|Syntactic Confectionery Delight|
How to convince a client to release Perl code to CPAN?by szabgab (Priest)
|on Jun 22, 2007 at 08:36 UTC||Need Help??|
I have a client with tons of Perl code, some solving issues that are not available from CPAN. The developers are aware of CPAN, some of them have even started to use modules but they - as in my experience most developers in companies - hardly use the services the community provides.
I would like to convince management that it is for their advantage to release some of this code to CPAN. I've written this to help me think over my reasons before talking to them and to get your opinion on the issue.
In addition to the code that is not available from CPAN they also have plenty of code that basically provides the same functionality as some of the CPAN modules but were written internally. Some were written even before the relevant modules were available on CPAN, others were written despite the fact that there were similar modules available but either bacouse of some technical problem or because of the NIH syndrom, the CPAN modules were not adopted.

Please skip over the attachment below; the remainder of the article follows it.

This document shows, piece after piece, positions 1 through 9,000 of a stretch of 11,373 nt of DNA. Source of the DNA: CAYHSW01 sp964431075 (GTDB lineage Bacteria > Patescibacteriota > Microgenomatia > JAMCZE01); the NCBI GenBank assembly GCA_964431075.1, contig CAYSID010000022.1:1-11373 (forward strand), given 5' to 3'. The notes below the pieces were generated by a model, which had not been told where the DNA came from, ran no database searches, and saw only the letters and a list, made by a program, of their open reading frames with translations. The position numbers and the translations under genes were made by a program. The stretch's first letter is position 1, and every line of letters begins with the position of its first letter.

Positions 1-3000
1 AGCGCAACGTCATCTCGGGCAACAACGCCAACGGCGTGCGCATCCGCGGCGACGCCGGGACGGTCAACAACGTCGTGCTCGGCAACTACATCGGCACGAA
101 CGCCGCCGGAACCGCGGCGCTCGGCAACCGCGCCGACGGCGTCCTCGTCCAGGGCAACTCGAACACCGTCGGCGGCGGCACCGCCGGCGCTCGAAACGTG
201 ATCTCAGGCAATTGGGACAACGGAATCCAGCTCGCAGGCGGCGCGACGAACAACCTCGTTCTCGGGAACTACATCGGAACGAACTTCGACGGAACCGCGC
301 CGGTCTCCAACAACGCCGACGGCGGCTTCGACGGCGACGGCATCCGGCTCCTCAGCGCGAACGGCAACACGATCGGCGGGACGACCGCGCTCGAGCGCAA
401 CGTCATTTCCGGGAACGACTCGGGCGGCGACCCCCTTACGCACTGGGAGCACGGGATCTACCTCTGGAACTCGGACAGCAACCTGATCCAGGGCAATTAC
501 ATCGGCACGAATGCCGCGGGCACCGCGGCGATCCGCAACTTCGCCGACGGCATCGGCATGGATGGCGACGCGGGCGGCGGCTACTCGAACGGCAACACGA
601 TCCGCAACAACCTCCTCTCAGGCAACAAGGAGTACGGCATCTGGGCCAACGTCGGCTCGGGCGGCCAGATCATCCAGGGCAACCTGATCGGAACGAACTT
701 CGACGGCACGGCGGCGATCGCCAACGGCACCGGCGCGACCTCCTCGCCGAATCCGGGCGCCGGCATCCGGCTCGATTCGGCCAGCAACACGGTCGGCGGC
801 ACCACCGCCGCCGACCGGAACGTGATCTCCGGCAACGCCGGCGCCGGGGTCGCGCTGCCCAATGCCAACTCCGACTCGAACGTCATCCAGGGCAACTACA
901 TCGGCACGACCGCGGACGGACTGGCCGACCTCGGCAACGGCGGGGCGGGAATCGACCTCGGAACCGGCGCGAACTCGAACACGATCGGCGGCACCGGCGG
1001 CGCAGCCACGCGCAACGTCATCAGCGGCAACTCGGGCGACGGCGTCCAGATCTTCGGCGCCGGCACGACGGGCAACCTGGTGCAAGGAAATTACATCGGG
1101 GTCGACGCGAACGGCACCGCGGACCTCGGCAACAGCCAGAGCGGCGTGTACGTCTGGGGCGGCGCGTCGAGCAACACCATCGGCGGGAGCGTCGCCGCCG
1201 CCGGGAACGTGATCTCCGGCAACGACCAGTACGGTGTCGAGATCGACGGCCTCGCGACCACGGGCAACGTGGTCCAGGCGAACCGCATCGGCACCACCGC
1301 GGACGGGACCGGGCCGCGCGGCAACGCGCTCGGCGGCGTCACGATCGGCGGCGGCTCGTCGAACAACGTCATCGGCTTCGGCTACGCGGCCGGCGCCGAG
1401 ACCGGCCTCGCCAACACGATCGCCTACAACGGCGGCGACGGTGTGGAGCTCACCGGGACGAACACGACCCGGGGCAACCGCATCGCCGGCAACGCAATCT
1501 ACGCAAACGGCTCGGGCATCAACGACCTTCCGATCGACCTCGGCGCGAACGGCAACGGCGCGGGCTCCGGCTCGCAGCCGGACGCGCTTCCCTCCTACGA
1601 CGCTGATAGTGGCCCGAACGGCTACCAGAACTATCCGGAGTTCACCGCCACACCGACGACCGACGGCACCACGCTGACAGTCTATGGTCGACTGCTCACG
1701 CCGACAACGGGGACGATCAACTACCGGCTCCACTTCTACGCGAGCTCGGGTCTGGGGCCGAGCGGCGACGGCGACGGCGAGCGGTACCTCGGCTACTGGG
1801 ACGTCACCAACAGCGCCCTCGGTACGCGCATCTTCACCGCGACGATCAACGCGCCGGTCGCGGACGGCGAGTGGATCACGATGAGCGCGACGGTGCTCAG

So now, because they have not released those modules to CPAN when
they were new, the company has to maintain a set of internal modules
spending lots of time and money. Most of this work could have been
outsourced to the community by getting some other people involved
in the development or passing the maintainership to some interested people.
Releasing code takes time
I think that many parts of the extra work should be done anyway
if we want to maintain our code with high standards. (Easy packaging,
unit tests, documentation. I am directing them in that direction anyway.)
The support issues should be either rejected and users should be told
to implement their extra requirements as subclasses (but then of course
we need to implement our modules with clean separation and easy subclassing
in our mind) or should be accepted as patches or just seen as
opportunities to get free QA on our code.
Releasing trade secrets
I think the internal code reviews of management should be good enough to avoid such situatuion. This is easier when we are talking about source code that is in the QA department but can be done even if the code is part of the product or service.
Helping the competition
While among other companies, competitiors can also use this code
most of the users will probably companies that are not competitors
So that's it for now, I would be glad to read your opinion on the issue.
UpdateInterestingly above I was focusing on defending the reasons to release code instead of pointing out the benefits. So let me do that now, partially based on some of the existing replys:
What can a company gain by releasing some of their code to CPAN?